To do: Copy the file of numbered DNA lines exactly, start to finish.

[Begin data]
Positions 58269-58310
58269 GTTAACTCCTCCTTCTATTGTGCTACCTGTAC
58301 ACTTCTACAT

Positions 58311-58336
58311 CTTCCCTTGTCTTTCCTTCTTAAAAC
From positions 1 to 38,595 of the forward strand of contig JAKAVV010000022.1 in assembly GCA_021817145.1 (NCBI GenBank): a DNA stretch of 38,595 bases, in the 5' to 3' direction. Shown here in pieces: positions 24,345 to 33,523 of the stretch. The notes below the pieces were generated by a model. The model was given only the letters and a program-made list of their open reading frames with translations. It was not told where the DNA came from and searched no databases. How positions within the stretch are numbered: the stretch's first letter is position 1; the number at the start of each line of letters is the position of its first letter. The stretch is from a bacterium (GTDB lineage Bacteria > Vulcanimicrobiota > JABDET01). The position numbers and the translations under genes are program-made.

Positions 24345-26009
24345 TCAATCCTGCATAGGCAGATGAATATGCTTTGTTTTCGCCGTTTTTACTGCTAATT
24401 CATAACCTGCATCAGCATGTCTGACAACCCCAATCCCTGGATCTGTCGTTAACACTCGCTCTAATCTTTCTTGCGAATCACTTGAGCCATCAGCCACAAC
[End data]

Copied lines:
Positions 58269-58310
58269 GTTAACTCCTCCTTCTATTGTGCTACCTGTAC
58301 ACTTCTACAT

Positions 58311-58336
58311 CTTCCCTTGTCTTTCCTTCTTAAAAC
From positions 1 to 38,595 of the forward strand of contig JAKAVV010000022.1 in assembly GCA_021817145.1 (NCBI GenBank): a DNA stretch of 38,595 bases, in the 5' to 3' direction. Shown here in pieces: positions 24,345 to 33,523 of the stretch. The notes below the pieces were generated by a model. The model was given only the letters and a program-made list of their open reading frames with translations. It was not told where the DNA came from and searched no databases. How positions within the stretch are numbered: the stretch's first letter is position 1; the number at the start of each line of letters is the position of its first letter. The stretch is from a bacterium (GTDB lineage Bacteria > Vulcanimicrobiota > JABDET01). The position numbers and the translations under genes are program-made.

Positions 24345-26009
24345 TCAATCCTGCATAGGCAGATGAATATGCTTTGTTTTCGCCGTTTTTACTGCTAATT
24401 CATAACCTGCATCAGCATGTCTGACAACCCCAATCCCTGGATCTGTCGTTAACACTCGCTCTAATCTTTCTTGCGAATCACTTGAGCCATCAGCCACAAC